If you have a Thunderbolt 3 powered monitor (e.g., it get's all of it's power from a Thunderbolt 3 connection + no power chord), and the power demand is 100W or less, and you have a proper Thunderbolt 3 cable, then these NUCs should be able to power it.
As for a replacement for your monitor's power brick, there are some pretty ingenious types out there who just might create the right interface cable with a DC power plug tip on one end and the TB 3 for the NUC. It should be possible, not heard of that as an option.
You would lose much of the TB3 capability if used only for dc power.
Thunderbolt™ 3 is a very high-speed (40Gbps), daisy-chainable interface that allows connection of multiple peripherals and displays to a computer. Thunderbolt™ 3 uses a USB Type-C™ connector which combines PCI Express (PCIe Gen3), DisplayPort (DP 1.2), USB 3.1 Gen2 and provides up to 100W of DC power, all in one cable.
I get my Thunderbolt 3 cables for the NUC8i7HVK from this link on http://https//www.amazon.com/gp/product/B074JZVD2M/ref=oh_aui_detailpage_o07_s00?ie=UTF8&psc=1 Amazon
I'm sure that I can source these for less cost, but I've not researched that (yet). The important part of these cables is the 100W rating.
I did a quick internet search for Thunderbolt 3 Powered Monitors (they get all of their power from TB3) and LG has a very nice looking 5K monitor, https://www.amazon.com/s/ref=nb_sb_noss?url=search-alias%3Delectronics&field-keywords=LG+27MD5KB-B+U... LINK HERE
I'm using one of the TB3 ports to power a Universal Audio - Audio Interface device, called the Arrow. You can see it at the https://www.uaudio.com/audio-interfaces/arrow.html LINK HERE
I'm aware of the "up to 100W" specification of Thunderbolt 3, and that the Hades Canyon has Thunderbolt 3 ports. However, I asked this question previously, and was told that they could only output 5V and up to 3A ( ). I think it's cheap to call them Thunderbolt 3 ports when they are clearly significantly below the power specification of Thunderbolt 3, and don't offer variable voltage. The power specifications aren't much better than USB 3!
The connector to my monitor is a 12V DC barrel. Using another monitor isn't possible for my application.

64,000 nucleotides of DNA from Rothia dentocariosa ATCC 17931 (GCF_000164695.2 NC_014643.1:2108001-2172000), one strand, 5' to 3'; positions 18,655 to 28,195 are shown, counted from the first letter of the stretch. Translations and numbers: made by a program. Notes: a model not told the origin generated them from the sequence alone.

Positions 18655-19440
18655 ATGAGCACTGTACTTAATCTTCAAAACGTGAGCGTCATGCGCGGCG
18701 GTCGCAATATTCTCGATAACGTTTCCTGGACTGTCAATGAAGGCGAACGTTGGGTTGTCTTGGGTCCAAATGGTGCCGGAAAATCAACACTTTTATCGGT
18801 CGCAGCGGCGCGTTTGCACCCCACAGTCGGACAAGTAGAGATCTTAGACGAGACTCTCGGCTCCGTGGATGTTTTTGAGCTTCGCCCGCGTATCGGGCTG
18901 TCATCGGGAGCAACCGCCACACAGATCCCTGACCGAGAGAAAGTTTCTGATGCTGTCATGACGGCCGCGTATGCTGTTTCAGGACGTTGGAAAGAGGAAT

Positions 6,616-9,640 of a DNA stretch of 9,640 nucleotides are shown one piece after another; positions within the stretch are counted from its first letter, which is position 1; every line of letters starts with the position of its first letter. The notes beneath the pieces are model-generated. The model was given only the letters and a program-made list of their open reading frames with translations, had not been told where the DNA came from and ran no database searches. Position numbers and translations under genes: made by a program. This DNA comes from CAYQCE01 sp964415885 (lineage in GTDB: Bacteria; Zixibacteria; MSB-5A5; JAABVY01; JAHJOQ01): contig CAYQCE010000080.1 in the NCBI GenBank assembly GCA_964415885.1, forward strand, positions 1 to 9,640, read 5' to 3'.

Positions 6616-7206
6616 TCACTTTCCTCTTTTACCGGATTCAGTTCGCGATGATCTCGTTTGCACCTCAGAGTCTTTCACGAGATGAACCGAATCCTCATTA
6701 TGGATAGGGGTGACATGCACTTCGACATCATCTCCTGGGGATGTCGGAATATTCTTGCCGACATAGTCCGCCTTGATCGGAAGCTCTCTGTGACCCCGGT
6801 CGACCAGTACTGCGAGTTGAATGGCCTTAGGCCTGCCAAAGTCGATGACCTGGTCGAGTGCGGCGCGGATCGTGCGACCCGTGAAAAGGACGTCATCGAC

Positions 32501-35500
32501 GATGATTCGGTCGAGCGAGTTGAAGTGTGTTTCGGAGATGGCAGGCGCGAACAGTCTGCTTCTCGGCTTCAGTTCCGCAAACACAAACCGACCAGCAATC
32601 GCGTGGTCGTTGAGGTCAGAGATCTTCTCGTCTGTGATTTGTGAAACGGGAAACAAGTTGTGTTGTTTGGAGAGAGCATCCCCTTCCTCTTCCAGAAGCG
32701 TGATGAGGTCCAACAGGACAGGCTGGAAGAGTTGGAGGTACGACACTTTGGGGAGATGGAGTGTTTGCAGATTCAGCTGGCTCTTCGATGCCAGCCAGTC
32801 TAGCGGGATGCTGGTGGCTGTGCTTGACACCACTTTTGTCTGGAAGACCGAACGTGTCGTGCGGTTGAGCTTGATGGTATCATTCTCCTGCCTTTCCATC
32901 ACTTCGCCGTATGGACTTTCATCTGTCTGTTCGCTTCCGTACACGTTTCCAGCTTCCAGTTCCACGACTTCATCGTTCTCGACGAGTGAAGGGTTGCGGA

I'm not worried about using up my Thunderbolt 3 port only for power delivery. I'd like to take advantage of the up to 230W of power available on this machine to power my monitor.
I'm aware of the internal SATA power connector. SATA power can apparently supply up to 1.5A on each of the DC power lines (3x3.3V, 3x5V and 3x12V for up tp 91.35W of power). However, I'm not sure what the maximum power output of the internal SATA connector on Hades Canyon is, and since the Hades Canyon doesn't have any gaps to route the cable out of, I'm reluctant to use this.
Do the ports on the NUC support USB Power Delivery?
https://en.wikipedia.org/wiki/USB_(Physical)# PD USB (Physical) - Wikipedia
In July 2012, the USB Promoters Group announced the finalization of the USB Power Delivery (PD) Specification, an extension that specifies using certified PD aware USB cables with standard USB Type-A and Type-B connectors to deliver increased power to devices with larger power demand. Devices can request higher currents and supply voltages from compliant hosts – up to 2 A at 5 V, and optionally up to 3 A or 5 A at either 12 V (36 W or 60 W) or 20 V (60 W or 100 W).
Just posted an answer on your original thread,
I think intel need to change *their* description of TB 3 technology. When they say 100W, they really need to be specific that this is for charging devices across TB3, not the actual 15W total power output for that port.
Actually, in terms of power delivery, if I interpret Scott Pearson's comments correctly, the ports are only capable of 15W output whether charging devices or powering peripherals.
Yes, that is correct. In general, the only NUC ports capable of being used to charge or power devices are the orange USB 3.0 ports available on some NUC models (and even then only in a limited fashion (1.5A @ 5V)).